magic square

Wikipedia [1] defines a semi-prime as a natural number that is the product of two prime numbers. The definition allows the two primes in the product to be equal to each other, so the semi-primes include the squares of prime numbers. Displayed below are the first forty semi-primes.

In an article written in the February 1999 issue of the American Mathematical Monthly, titled appropriately “Magic Squares Indeed!”, the authors point out a truly remarkable property of this magic square; namely:
8162 + 3572 + 4922 = 6182 + 7532 + 2942,

Prof B Sury, an algebraic number theorist working at Indian Statistical Institute, Bengaluru comments on his observations of Ramanujan's life and works. He also invites you to a quick take on contemporary (Indian) mathematical history and how Ramanujan's work inspired the subsequent trailblazers.

The second half of the video has a more serious discussion on Ramanujan's impact on themes that are at college level.

This is Math Nomad's first video.

India celebrates Srinivasa Ramanujan's birthday (22 December) as National Mathematics Day. Teachers of India salutes the genius and shares the following tributes. A magic square for your math activity, a book review to add more depth in knowing more about his genius & a documentary that captures the tragic tale of losing such a giant talent at an unforgivable age of just 32.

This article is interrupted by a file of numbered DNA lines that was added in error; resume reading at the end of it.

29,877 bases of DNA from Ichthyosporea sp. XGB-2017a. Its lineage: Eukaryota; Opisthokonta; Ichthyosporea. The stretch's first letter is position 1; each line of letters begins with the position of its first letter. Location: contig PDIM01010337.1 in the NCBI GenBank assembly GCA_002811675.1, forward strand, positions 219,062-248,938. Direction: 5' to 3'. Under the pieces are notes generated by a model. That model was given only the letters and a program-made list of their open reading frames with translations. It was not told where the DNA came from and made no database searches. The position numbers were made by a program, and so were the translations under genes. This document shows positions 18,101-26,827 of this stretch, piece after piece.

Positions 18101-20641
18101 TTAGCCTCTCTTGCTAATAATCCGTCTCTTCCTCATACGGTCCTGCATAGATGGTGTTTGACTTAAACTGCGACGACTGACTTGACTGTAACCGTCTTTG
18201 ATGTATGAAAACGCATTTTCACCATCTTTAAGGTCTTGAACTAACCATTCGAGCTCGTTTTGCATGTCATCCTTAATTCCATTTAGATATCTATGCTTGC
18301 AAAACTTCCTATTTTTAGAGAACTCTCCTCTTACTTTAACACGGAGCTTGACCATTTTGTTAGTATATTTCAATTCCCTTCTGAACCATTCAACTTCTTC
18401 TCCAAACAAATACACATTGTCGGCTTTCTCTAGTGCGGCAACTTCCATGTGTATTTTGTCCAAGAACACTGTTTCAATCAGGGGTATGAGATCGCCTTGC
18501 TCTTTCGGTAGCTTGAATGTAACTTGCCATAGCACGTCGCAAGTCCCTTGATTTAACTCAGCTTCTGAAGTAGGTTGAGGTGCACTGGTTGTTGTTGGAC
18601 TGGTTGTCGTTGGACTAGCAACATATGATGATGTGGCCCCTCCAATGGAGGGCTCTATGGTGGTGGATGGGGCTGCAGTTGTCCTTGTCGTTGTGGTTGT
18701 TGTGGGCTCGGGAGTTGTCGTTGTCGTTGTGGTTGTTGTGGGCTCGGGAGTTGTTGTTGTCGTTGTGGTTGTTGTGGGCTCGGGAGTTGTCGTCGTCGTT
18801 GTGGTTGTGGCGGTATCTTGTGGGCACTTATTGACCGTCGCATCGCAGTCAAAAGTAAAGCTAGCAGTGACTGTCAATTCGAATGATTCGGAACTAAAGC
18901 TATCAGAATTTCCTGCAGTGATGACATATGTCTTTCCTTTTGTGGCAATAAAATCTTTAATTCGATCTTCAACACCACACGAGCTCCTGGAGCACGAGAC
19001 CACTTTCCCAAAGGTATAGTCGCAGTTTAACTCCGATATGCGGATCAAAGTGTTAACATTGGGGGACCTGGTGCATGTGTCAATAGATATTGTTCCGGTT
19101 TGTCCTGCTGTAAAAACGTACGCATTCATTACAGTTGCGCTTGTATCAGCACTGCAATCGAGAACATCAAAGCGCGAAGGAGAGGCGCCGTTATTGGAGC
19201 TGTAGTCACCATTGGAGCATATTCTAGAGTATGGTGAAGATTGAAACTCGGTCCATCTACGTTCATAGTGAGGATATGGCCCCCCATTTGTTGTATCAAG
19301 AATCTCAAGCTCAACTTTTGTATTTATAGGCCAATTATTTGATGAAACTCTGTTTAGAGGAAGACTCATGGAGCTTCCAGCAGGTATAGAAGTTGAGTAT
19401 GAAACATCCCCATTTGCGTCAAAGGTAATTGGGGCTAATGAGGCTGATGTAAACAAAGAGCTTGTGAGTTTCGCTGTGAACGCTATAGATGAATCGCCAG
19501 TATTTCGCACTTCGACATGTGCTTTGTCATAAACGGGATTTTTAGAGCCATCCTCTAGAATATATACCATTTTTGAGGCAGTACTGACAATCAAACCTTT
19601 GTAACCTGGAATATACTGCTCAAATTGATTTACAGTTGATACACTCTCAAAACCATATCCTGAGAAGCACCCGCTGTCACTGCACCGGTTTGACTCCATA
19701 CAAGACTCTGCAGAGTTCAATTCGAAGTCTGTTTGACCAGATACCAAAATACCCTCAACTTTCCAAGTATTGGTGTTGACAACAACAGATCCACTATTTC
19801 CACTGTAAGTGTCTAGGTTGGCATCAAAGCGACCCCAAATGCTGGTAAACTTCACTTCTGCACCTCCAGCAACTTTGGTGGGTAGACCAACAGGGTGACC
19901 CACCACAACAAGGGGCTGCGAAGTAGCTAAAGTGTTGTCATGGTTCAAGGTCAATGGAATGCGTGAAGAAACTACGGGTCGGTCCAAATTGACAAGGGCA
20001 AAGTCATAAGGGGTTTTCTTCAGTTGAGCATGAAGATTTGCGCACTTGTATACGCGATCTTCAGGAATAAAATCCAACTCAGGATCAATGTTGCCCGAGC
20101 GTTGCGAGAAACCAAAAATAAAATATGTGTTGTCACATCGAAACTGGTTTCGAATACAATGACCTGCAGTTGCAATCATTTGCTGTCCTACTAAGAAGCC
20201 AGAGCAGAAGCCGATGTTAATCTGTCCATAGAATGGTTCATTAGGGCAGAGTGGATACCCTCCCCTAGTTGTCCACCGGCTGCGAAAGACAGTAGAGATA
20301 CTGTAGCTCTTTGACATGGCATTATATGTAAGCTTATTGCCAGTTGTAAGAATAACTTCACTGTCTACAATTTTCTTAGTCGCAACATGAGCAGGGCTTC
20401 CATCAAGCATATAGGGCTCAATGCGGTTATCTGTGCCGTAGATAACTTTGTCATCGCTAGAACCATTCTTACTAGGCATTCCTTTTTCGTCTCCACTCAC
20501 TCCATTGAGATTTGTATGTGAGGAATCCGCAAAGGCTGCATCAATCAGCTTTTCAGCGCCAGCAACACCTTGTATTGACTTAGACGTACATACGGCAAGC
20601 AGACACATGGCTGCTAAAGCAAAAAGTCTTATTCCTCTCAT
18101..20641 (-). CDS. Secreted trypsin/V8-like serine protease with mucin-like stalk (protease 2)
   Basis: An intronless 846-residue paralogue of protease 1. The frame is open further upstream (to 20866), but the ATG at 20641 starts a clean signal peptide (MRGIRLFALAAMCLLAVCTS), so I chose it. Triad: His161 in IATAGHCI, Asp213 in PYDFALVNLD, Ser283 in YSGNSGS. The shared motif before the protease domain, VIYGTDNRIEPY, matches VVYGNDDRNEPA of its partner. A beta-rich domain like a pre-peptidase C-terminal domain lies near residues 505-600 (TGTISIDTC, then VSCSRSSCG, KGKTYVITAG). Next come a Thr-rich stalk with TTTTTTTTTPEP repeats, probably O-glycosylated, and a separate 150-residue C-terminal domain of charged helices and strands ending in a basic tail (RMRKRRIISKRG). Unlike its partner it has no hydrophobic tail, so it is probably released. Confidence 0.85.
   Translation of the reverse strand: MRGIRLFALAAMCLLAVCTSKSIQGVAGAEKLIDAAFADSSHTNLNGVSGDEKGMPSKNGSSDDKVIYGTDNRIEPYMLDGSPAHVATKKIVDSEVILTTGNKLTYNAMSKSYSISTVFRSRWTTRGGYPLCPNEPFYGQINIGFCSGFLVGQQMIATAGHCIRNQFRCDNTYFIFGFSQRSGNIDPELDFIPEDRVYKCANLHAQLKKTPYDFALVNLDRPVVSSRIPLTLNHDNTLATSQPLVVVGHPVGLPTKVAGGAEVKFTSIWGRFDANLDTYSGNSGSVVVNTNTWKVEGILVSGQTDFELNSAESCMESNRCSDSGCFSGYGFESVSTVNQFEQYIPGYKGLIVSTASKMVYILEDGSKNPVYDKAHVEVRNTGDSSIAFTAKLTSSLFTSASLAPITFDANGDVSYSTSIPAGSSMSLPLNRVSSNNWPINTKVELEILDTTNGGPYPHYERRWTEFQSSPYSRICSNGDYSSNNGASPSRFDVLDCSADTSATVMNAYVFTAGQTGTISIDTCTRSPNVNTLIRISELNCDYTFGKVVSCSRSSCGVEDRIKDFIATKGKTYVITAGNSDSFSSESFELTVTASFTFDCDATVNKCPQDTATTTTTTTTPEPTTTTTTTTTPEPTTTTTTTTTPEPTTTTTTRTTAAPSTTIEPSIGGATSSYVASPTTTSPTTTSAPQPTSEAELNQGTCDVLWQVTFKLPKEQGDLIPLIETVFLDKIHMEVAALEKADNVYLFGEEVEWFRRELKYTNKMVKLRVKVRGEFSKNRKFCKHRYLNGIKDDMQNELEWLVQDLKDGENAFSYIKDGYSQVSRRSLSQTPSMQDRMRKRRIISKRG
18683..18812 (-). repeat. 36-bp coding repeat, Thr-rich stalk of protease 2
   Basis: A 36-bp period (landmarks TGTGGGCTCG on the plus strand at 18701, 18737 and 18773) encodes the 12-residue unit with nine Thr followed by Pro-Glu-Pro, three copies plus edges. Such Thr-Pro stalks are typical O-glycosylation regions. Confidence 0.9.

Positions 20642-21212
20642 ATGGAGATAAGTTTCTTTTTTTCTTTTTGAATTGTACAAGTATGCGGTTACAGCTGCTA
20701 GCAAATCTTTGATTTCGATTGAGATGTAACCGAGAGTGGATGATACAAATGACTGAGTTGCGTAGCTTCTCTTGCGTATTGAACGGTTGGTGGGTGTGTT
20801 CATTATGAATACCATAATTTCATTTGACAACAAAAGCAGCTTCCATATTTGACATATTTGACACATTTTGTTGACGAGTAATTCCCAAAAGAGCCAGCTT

In recent months, a Power-Point presentation file on a fourth-order magic square has been doing the rounds on the internet. It is titled “Ramanujan’s magic square” and it is written in a rather dramatic style. We give the gist of its content below, and then we ask you to account for the observed properties of the square using the theorems about fourth-order magic squares established elsewhere in this issue.
Magic squares have been a source of recreation and leisure from ancient times. There is something about the symmetry and patterns contained in such squares that carry great appeal. In this piece, we shall prove two simple results about 3 × 3 and 4 × 4 magic squares.
 
And also,
Magic squares have been a subject of fascination for centuries. Probably it is the elegance and the simplicity in the subject that attract people. Here we explore the question of how to construct magic squares composed solely of prime numbers.
English

Use a chess board to learn Math! 

Getting even on a chess board : See how odd numbers & even number pattern show up on a chess board. 

 

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